Wednesday, 14 October 2015


I do not look for notoriety on this site yet it has happened occasionally due to my rather unique way of letting certain people or organizations know that what they are doing lacks heart. I call it 'the nature of the sport'. But seriously let's look at, it's a sport that has so many perceptions to every part of it that it's turned into a circus of the biggest kind. The only thing missing is the big top and the fairy floss at the side show.
I do however see that this site counter keeps turning up a rather silly chapter I wrote sometime back called 'A haircut and a forehand'. What I mean by that is there are places like Mexico, Argentina, Japan and the latest was Catania, Sicilia, Italy of all places who have all looked up a certain tennis headline and the most common one is the Agassi, Lendl match of 1987. So if you type in that headline, well for some reason this site is at the top of the search as I wrote a chapter on it. Nice to get some recognition for my many hours of writing.
Andre was only 17 from memory and Lendl was a seasoned pro who was rather taken by two things when he played the young fellow from Las Vegas, his hair style and his huge forehand. I tend to find moments in tennis matches to write about rather than full tennis matches because some are rather boring apart from a moment or two which has the public both mesmerised or the press conference aghast at certain comments made by a player.
The comment by Ivan Lendl regarding Agassi's court presence was nothing short of brilliant, a comment that had the press both smiling and asking for elaboration but all in all it was a comment which will go down in tennis history as a classic.
I am sure that some people find this site quite by accident as the chapters are sent to Google and then it's anyone's guess as to how people find it. I am no computer guru yet I have a little understanding as to how it all works, my kids do their best to explain it to me.
The chapter I wrote regarding that quote by Lendl back in 1987 at Stratton Mountain was a chapter I am rather fond of for numerous reasons. It showed that the robotic Ivan Lendl did in fact have a sense of humour that most of the time the public never saw, he tended to pick his moments to show it. He was never really the showman, the complete opposite of Andre Agassi who at the time of their first ever meeting was really a lot of show but not a proven winner. He was only 17 years of age though.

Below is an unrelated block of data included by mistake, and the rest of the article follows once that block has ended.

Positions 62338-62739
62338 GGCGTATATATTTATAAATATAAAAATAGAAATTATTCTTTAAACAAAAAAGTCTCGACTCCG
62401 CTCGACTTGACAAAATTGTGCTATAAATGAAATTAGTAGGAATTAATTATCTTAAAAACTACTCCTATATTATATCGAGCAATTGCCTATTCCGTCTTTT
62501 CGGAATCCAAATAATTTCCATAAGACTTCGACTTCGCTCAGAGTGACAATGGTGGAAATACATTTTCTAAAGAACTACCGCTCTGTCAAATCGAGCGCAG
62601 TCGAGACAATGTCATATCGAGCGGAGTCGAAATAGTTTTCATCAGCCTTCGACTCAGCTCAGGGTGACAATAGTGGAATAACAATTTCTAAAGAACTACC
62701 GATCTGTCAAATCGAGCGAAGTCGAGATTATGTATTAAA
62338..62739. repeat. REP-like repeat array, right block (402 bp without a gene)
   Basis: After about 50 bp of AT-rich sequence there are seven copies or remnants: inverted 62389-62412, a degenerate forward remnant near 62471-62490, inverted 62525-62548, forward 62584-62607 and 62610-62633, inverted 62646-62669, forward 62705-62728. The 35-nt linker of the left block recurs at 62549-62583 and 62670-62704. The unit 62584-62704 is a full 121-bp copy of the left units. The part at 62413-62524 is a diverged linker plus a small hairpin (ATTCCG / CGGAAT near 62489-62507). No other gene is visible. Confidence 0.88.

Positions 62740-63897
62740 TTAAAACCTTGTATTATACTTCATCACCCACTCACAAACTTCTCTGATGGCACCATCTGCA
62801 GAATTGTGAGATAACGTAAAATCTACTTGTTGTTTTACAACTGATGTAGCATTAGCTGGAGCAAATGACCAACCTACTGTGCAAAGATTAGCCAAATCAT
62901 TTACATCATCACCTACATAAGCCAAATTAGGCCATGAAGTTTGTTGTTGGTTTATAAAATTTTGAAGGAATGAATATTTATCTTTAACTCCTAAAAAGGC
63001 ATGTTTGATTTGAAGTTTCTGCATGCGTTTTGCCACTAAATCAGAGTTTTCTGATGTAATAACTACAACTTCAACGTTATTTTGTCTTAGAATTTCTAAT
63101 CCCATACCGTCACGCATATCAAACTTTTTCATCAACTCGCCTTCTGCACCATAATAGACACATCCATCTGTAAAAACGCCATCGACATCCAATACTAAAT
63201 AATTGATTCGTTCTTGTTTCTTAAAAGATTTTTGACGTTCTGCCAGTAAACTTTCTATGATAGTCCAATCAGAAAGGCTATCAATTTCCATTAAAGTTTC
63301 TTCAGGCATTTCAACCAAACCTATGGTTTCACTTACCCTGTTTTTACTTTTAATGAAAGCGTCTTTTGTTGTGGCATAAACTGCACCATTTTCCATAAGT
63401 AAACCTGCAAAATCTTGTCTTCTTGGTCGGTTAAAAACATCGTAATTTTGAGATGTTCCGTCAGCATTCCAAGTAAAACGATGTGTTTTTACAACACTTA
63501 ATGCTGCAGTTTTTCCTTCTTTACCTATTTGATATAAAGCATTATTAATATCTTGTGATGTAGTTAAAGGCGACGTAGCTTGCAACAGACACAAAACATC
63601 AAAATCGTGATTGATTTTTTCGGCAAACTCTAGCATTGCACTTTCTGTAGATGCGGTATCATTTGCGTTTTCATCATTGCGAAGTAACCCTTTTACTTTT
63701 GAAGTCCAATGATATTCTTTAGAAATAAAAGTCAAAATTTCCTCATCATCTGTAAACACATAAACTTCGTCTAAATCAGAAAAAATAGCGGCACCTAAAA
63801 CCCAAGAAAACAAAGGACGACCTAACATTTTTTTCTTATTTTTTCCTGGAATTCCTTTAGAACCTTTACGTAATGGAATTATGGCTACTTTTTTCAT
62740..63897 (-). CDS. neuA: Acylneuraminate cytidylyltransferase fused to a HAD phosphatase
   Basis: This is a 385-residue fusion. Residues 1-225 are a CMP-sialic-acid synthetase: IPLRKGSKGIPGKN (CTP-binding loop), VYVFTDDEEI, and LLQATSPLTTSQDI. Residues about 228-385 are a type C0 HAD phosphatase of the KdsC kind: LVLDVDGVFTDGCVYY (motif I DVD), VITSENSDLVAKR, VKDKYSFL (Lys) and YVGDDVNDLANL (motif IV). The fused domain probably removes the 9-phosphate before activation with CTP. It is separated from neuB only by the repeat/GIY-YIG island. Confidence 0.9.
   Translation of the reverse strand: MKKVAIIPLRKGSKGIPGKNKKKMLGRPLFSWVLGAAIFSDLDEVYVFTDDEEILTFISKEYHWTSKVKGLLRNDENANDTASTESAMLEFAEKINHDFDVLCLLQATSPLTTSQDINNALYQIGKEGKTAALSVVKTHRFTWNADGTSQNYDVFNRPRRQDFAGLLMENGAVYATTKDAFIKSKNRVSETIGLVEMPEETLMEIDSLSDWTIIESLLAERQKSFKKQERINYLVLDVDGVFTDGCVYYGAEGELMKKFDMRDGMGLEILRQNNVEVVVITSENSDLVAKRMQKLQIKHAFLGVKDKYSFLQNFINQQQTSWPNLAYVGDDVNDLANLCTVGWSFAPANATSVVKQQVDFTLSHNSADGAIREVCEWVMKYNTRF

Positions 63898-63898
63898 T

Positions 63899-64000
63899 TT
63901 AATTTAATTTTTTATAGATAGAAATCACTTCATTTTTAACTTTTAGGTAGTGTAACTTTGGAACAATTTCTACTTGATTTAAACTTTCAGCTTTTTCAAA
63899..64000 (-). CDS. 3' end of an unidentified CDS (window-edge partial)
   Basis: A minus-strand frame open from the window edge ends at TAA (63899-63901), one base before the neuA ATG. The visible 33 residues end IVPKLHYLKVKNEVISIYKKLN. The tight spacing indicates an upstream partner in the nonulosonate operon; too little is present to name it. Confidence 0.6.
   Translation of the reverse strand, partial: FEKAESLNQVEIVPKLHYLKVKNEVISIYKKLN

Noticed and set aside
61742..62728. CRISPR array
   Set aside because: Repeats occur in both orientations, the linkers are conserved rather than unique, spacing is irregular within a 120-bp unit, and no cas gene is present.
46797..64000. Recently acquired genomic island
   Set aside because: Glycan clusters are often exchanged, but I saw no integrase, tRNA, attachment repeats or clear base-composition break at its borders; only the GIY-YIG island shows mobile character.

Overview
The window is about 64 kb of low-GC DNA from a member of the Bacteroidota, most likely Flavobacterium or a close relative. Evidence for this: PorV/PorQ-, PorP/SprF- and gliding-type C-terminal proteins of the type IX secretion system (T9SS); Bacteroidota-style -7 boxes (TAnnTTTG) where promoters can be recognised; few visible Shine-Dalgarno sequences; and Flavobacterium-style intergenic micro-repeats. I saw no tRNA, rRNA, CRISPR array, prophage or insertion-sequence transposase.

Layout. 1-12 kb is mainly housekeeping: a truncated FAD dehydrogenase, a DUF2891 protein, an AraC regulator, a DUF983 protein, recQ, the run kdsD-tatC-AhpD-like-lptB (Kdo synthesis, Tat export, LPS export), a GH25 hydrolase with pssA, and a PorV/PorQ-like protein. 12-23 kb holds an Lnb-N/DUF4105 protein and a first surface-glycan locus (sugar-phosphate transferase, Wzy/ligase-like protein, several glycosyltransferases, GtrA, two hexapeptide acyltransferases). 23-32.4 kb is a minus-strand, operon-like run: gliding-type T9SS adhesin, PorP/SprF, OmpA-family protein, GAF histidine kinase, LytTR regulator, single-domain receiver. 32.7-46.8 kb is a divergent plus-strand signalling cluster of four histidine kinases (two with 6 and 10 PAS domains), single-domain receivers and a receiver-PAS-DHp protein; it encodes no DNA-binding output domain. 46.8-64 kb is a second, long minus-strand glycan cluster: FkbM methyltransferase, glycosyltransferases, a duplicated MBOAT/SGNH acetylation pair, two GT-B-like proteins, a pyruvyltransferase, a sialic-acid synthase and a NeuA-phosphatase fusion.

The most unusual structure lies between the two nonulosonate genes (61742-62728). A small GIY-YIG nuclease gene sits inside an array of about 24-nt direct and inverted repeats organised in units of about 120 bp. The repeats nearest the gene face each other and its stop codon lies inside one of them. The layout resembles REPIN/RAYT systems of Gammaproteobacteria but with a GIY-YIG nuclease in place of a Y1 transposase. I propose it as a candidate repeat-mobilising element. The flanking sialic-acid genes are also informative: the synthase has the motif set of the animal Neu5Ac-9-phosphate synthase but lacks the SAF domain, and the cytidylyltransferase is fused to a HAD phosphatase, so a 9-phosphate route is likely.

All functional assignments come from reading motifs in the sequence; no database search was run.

So they were chalk and cheese, one a crowd favourite due to his youth and exuberance and the other a villain due mainly to his professionalism and a habit of winning without really exciting the crowd too much. He simply got the job done more often than not. 
Personally I never liked Ivan Lendl because I found him uninteresting from his game to his look whereas I have always likened a youthful Andre Agassi to a Glam Rock singer complete with the flair of his clothes and his hairstyle. Pardon me for my 80's fondness but everything about that era I loved as I grew up in the 80's as a teenager loving the 'Gunners', Motley Crew, Def Leppard and Cheap Trick who all owned the long locks and the bright clothes.
Andre Agassi could have fronted any of those bands with his look, problem was he couldn't really sing. So the chapter I wrote was one that showed two personalities of the game but it wasn't all about the guy who was the young rock star, it showed that the robot had a little flair himself albeit in a totally different way than his opponent that day.
My most recent impression of Ivan Lendl was a fellow far removed from the robot that he once was on court, he had mellowed and turned a rather 'soft' Any Murray into a machine who won Wimbledon and the US Open under his guidance. His many training sessions with Lendl as his mentor would show a smiling Ivan Lendl chatting with past competitors who were now current day coaches. I am sure some of their comments to each other would have been worth listening to.
'A haircut and a forehand' could now possibly be added to a recent Lendl trait, 'A smile and a sense of humour' that we never used to see from the Czech who was simply hell bent on winning and not so much entertaining the thousands of people who paid to watch his matches.
I hope that one day my site gets a few more people reading it and finding some other weird and wonderful quotes that I have found by the time I cease to find writing interesting anymore.
One can only hope.......

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